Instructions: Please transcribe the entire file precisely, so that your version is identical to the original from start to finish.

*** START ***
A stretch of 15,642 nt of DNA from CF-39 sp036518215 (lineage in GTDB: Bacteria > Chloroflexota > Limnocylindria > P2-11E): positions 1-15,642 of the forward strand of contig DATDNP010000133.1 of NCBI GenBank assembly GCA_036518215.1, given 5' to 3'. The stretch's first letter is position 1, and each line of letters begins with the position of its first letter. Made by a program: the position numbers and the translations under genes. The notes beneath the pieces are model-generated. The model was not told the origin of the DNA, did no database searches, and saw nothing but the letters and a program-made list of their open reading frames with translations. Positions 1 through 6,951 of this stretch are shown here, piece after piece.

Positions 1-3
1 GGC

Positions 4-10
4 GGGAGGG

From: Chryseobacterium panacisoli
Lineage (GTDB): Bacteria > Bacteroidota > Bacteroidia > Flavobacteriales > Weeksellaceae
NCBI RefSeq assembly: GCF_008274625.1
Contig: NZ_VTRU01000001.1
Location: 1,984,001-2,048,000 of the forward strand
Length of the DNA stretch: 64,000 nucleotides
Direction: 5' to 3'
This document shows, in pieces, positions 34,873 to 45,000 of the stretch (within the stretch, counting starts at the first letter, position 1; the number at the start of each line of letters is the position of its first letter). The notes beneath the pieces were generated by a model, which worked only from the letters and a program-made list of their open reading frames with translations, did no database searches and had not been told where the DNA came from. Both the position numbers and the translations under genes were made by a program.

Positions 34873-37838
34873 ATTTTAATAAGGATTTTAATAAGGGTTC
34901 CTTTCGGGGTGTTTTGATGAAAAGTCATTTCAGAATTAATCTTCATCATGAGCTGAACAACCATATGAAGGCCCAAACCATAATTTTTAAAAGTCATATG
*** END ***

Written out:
A stretch of 15,642 nt of DNA from CF-39 sp036518215 (lineage in GTDB: Bacteria > Chloroflexota > Limnocylindria > P2-11E): positions 1-15,642 of the forward strand of contig DATDNP010000133.1 of NCBI GenBank assembly GCA_036518215.1, given 5' to 3'. The stretch's first letter is position 1, and each line of letters begins with the position of its first letter. Made by a program: the position numbers and the translations under genes. The notes beneath the pieces are model-generated. The model was not told the origin of the DNA, did no database searches, and saw nothing but the letters and a program-made list of their open reading frames with translations. Positions 1 through 6,951 of this stretch are shown here, piece after piece.

Positions 1-3
1 GGC

Positions 4-10
4 GGGAGGG

From: Chryseobacterium panacisoli
Lineage (GTDB): Bacteria > Bacteroidota > Bacteroidia > Flavobacteriales > Weeksellaceae
NCBI RefSeq assembly: GCF_008274625.1
Contig: NZ_VTRU01000001.1
Location: 1,984,001-2,048,000 of the forward strand
Length of the DNA stretch: 64,000 nucleotides
Direction: 5' to 3'
This document shows, in pieces, positions 34,873 to 45,000 of the stretch (within the stretch, counting starts at the first letter, position 1; the number at the start of each line of letters is the position of its first letter). The notes beneath the pieces were generated by a model, which worked only from the letters and a program-made list of their open reading frames with translations, did no database searches and had not been told where the DNA came from. Both the position numbers and the translations under genes were made by a program.

Positions 34873-37838
34873 ATTTTAATAAGGATTTTAATAAGGGTTC
34901 CTTTCGGGGTGTTTTGATGAAAAGTCATTTCAGAATTAATCTTCATCATGAGCTGAACAACCATATGAAGGCCCAAACCATAATTTTTAAAAGTCATATG